What: 5 July 1781, *Col. Hayne vs. BG Williamson
Other names: Williamson's Plantation
Where: 32.85367 -79.99882 Horse Savannah (Sevenmile)
Maps: [map notes]
- Terry Lipscomb, "South Carolina Revolutionary War Battles", Part Seven, Names in South Carolina, XXVI, Winter 1979:
[Ref 31 Aug 1781, Horse Savannah]
[p.31] On the night of July 5, a small band of Patriot militia from
Colleton County made an excursion into the neighborhood of
Charleston, for the purpose of capturing General Andrew
Williamson. This.former leader of the Patriots in Ninety Six
District had taken protection from the British and was at this time
living peaceably on a plantation at Horse Savannah in the low
country. Colonel Isaac Hayne and his men surrounded
Williamson's house, only seven miles from town on the Dorchester
Road, and carried him off as a prisoner. The rescue of General
Williamson became a matter of urgent priority with the British for
political reasons. They could not allow the Patriots to discredit the
value of British protection in such a dramatic manner.
- NBBAS:Three. p.280-281.
Horse Savannah, South Carolina
5 July 1781
Colonel Isaac Hayne had been the commander of the Colleton County Regiment, but when Charlestown fell he went home to his plantation, as per the instructions under the Articles of Capitulation. When Sir Henry Clinton revoked all paroles Hayne signed a stipulation "to demean himself as a British subject so long as the country should be covered by the British army."
When Haynes visited Charlestown he showed this paper to General Patterson, but the General refused to let him return home unless he signed a declaration of allegiance to the King. He did sign the declaration, but after the Patriots had reoccupied the area of his home and plantation he believed that he was freed from the declaration.
On July 5th Hayne led 100 horsemen into the suburbs of Charlestown and captured Brigadier General Andrew Williamson. Williamson was known as the "Benedict Arnold of the South." He had been the leader of the Patriots in the Ninety-Six district, but had taken protection from the British after Charlestown fell.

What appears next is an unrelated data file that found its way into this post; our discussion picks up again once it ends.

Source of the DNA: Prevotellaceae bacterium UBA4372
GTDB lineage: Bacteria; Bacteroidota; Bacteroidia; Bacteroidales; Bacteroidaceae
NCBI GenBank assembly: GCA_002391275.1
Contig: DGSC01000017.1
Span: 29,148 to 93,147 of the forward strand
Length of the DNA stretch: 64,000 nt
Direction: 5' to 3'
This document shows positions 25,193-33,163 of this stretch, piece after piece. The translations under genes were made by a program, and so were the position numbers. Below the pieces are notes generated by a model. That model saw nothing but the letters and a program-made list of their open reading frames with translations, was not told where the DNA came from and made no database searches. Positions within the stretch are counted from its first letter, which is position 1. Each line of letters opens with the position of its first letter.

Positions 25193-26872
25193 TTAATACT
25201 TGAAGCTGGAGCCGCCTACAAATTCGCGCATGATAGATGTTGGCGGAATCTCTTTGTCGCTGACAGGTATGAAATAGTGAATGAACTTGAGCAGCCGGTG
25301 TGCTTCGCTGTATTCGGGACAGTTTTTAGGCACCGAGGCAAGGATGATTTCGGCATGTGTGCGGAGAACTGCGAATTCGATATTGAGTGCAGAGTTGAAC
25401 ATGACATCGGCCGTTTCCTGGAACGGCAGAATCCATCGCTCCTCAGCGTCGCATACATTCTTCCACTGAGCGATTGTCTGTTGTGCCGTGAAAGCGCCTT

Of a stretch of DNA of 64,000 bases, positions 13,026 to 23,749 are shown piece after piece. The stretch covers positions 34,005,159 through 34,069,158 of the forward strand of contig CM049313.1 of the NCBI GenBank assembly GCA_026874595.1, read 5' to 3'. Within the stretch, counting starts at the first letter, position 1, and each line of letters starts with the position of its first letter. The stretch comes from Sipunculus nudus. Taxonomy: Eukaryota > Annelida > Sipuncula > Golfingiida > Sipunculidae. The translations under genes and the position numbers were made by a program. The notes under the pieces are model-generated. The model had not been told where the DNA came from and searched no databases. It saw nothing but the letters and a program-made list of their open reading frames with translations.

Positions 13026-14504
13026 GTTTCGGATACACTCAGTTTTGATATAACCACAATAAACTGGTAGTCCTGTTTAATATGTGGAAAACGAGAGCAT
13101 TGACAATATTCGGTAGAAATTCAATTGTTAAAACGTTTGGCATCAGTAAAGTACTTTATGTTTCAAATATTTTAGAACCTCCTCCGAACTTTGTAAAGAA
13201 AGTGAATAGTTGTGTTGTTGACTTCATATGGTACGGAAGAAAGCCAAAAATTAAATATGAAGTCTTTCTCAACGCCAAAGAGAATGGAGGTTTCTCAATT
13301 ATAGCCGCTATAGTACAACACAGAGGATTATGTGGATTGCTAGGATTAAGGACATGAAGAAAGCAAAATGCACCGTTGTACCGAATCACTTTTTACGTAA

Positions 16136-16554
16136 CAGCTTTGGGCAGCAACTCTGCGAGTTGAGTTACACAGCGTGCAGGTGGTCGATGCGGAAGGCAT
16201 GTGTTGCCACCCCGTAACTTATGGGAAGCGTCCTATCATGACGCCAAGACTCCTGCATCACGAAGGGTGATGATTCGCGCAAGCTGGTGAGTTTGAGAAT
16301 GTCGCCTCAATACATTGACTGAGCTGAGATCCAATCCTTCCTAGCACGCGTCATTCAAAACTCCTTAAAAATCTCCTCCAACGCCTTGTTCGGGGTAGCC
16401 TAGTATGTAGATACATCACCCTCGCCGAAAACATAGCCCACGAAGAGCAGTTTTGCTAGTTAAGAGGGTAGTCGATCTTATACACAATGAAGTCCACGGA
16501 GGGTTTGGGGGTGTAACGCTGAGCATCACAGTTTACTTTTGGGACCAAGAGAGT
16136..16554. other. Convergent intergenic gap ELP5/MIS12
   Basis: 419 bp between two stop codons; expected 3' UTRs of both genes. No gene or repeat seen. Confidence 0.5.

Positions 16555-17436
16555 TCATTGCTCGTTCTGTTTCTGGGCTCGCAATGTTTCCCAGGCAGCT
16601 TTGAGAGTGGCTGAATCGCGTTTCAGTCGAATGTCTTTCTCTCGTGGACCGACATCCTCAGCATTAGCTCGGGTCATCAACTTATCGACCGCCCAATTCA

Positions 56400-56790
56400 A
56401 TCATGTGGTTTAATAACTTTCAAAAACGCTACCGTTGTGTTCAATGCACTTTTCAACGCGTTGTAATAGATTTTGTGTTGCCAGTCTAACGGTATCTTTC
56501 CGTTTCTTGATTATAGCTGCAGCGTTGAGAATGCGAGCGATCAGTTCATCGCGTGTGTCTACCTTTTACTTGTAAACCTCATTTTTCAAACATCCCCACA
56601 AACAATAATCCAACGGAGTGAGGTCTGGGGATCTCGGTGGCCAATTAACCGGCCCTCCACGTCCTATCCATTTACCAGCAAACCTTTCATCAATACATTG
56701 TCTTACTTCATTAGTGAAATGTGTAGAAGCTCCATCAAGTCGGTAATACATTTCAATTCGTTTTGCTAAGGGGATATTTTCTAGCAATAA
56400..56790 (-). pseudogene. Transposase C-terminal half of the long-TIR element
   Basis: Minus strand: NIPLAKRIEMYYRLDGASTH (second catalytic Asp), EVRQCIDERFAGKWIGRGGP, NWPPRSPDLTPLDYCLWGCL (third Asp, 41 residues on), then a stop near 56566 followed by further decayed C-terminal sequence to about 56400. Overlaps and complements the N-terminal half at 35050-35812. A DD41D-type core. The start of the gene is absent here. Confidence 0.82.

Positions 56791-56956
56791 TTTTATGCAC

Williamson was living on a plantation at Horse Savannah on Dorchester Road, which was only seven miles from Charlestown. Williamson was hurried from bed without even being given the time to dress properly. The rescue of General Williamson became a priority with the British due to political reasons. The British could not allow the Patriots to discredit their protection so easily.[i]
[i] Ripley, Battleground, pp. 183-185
- PJO: " The only description I have is that it was seven miles from Charleston on the Dorchester road. So if you look at the Mills map there is a Six Mile House and an 8 Mile House . I figure the Horse Savannah was in between. If you can find out where Williamson's temp plantation was, or where Horse Savannah was, you can nail it down. There is a Horse Savannah in Horry County today, but that is too far north. " Basis of site location.
- Patrick's mark is 272 degrees, 1.03 miles from the Quarter House, confirming his location. His location is as good as his source information.
- Sherman, "Calendar...". p.398. To avoid long downloads, use option to "Save and view this PDF in Reader".
- Email from M.A. Shearon 6/3/2009:
Wanted to thank you for putting together such a useful research tool. Had come across the site-name of "Horse Savannah" in the course of some research and ended up at your website. You probably already have all the info below, but am forwarding it to you in case you'd like to take a look.
Horse Savannah and Cow Savannah
South Carolina HIstorical and Genealogical Magazine, by South Carolina Historical Society (Volume 15, published 1914)
of the "Cow Savannah" and "Villa" plantations, and separated from them by the public road from Bacons Bridge to Parkers Ferry called the Horse Savannah ...
After his death in 1778 upon the settlement of his estate this plantation was sold as "that valuable plantation "situate at Horse Savannah commonly called The Hut...
The genealogy of the Mell family in the southern states
By Patrick Hues Mell, Annie R. White Mell
... with Melchior Garner, a noted patriot, Inquirer and Collector of taxes needful for the support of the state government in Beach Hill and Horse Savannah[,] St. Paul's Parish. ...
Just a little additional information about "Horse Savannah, South Carolina". I had no idea it was a somewhat common name for a natural pasture, as I also found the name in other locations.
listing. 7-5-1781. Shown as draw.
Abel Kolb, grave
Submitted by: Patrick O'Kelley
Confidence level: 3